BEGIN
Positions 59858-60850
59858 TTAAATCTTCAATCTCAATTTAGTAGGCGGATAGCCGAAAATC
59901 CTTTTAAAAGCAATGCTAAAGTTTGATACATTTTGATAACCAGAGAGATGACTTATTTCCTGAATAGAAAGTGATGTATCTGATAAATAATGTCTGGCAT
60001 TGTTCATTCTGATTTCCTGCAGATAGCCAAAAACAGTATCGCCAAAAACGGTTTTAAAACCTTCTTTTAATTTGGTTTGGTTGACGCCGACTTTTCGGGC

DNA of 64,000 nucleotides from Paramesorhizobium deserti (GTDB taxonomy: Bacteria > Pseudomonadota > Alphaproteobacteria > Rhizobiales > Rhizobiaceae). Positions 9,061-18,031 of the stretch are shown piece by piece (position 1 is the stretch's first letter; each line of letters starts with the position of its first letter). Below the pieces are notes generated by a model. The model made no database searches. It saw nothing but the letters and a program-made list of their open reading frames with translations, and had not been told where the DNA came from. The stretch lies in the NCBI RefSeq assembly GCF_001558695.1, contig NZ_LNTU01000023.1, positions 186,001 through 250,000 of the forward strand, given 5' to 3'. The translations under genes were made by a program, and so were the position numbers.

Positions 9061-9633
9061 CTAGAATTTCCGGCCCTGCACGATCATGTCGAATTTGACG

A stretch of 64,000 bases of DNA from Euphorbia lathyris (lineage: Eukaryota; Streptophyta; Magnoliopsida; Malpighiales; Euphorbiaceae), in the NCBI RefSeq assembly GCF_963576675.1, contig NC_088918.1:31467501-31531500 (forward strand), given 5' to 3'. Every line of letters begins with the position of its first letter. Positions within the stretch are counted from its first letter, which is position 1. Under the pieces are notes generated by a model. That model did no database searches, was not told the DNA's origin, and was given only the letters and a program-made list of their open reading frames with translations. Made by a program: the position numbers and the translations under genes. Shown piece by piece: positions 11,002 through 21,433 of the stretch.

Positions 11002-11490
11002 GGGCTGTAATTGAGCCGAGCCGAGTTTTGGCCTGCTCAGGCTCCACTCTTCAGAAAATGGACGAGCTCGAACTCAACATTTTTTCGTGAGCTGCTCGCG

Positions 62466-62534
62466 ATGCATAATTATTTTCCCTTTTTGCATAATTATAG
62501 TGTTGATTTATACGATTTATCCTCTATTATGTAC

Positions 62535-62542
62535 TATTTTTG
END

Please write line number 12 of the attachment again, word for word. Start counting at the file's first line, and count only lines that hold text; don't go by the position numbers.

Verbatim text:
62466 ATGCATAATTATTTTCCCTTTTTGCATAATTATAG